1. Keep the Pressure On: Stop NorthWestern from Gouging its Customers by Deregulating Colstrip!

SB 331, by Sen. Tom Richmond (R-Billings), gives NorthWestern Energy significant control over the amount of money its customers would be forced to pay for the Colstrip power plant. SB 331 bypasses the normal oversight of the Montana Public Service Commission and allows NorthWestern to pass on to customers all remediation and decommissioning costs for its existing ownership shares and any new interest in the Colstrip plant, along with $40 million in costs for whatever NorthWestern desires for an increased ownership share of the plant.

Last week, nine PSC staff members released a memorandum opposing the bill. Three of five Commissioners voted to support it nevertheless, and one didn’t even show-up. Such broad opposition from the PSC staff hasn’t been expressed since deregulation in 1997, and that’s because we haven’t seen this degree of cronyism between the legislature and a monopoly utility since then.


Voted out of the Senate Energy Committee on Tuesday, March 19th. Awaits a vote on the Senate Floor.

What You Can Do:

2. Remediation Funds Should Be Used for Remediation. Period.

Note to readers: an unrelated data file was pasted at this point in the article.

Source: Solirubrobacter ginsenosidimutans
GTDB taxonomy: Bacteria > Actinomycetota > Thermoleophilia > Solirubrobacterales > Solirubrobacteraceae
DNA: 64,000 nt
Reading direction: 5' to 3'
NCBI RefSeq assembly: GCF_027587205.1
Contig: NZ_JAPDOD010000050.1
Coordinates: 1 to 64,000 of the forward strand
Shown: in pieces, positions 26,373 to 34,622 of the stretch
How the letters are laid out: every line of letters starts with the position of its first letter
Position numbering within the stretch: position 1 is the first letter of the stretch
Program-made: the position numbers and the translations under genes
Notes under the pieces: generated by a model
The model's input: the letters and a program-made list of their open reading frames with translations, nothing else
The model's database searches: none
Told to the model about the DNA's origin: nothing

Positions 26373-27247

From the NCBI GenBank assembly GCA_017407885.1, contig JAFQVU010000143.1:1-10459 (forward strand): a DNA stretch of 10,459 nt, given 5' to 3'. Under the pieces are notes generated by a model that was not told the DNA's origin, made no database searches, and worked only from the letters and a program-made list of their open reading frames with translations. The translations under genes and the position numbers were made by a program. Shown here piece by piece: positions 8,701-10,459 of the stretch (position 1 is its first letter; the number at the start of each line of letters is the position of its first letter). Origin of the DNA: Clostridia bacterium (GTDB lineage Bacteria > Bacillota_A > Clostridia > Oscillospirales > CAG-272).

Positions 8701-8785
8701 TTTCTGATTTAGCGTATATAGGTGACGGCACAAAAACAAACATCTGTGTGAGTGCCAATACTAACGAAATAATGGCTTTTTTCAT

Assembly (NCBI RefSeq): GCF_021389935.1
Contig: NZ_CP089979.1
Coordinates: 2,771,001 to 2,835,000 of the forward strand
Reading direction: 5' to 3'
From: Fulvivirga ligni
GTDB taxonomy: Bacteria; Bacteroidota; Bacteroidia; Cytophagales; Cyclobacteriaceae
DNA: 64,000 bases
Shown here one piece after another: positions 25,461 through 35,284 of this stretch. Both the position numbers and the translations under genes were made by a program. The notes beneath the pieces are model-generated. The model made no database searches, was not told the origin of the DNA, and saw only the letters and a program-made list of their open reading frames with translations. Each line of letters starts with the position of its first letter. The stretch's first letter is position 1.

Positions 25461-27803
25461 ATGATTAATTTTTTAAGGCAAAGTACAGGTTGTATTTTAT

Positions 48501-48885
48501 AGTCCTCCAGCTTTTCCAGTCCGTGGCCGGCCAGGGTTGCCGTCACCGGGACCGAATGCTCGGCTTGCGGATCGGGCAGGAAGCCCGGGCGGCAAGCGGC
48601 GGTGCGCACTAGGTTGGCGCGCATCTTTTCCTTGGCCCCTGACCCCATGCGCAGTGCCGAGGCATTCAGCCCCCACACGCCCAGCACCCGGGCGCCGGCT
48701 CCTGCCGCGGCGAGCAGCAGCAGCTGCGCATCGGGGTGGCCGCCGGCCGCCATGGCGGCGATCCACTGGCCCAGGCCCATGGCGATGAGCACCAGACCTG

HB 722, by Rep. Steve Gunderson (R-Libby), allows the Department of Environmental Quality to use remediation bonds at hardrock mines for things other than remediation. The bill says that DEQ can use remediation bonds for “maintenance, monitoring, and other actions,” rather than requiring bond increases to cover ongoing activities at the mine.

HB 722 would deplete funding available for actual remediation work.


Scheduled for a hearing in the House Natural Resources Committee on March 25th at 3:00 PM, Room 172.

What To Do:

3. Help Rooftop Solar!

HB 144, by Alan Redfield (R-Livingston), harms solar jobs and investments in Montana by eliminating a modest incentive for rooftop solar systems. Montana’s solar industry is on the cusp of explosive growth that would create new, well-paying jobs across the state. Rooftop solar also helps residents, businesses, schools, and others to control their electricity bills.

HB 144 would harm Montana’s rooftop solar industry and hinder the ability for Montanan’s to choose where they get their energy from.


Passed the House Taxation Committee on a 12-6 vote. Passed 2nd Reading on the House 56-44 on March 25th. It must be voted on again on the House floor to pass.

What To Do:

4. It’s Time for The Holiday to End.

HB 691, by Rep. Tom Woods (R-Bozeman), aims to reallocate “oil and gas tax holiday” funds from industry toward impact relief and a transition to renewables. This bill would establish two trusts. One would create an account to help mitigate the impact of such a transition on oil and gas communities. The interest from the second trust could be used for renewable programs down the road.

It’s been a long and lucrative vacation for industry, but as the rest of the world moves forward, it’s high time Montana start problem-solving about how to better-incorporate renewables into our energy future and scale-back our dependence on fossil fuels.


Scheduled for a hearing in the House Taxation Committee on Tuesday, March 26th at 9:00 AM, Room 152.

What To Do:

Comments are closed.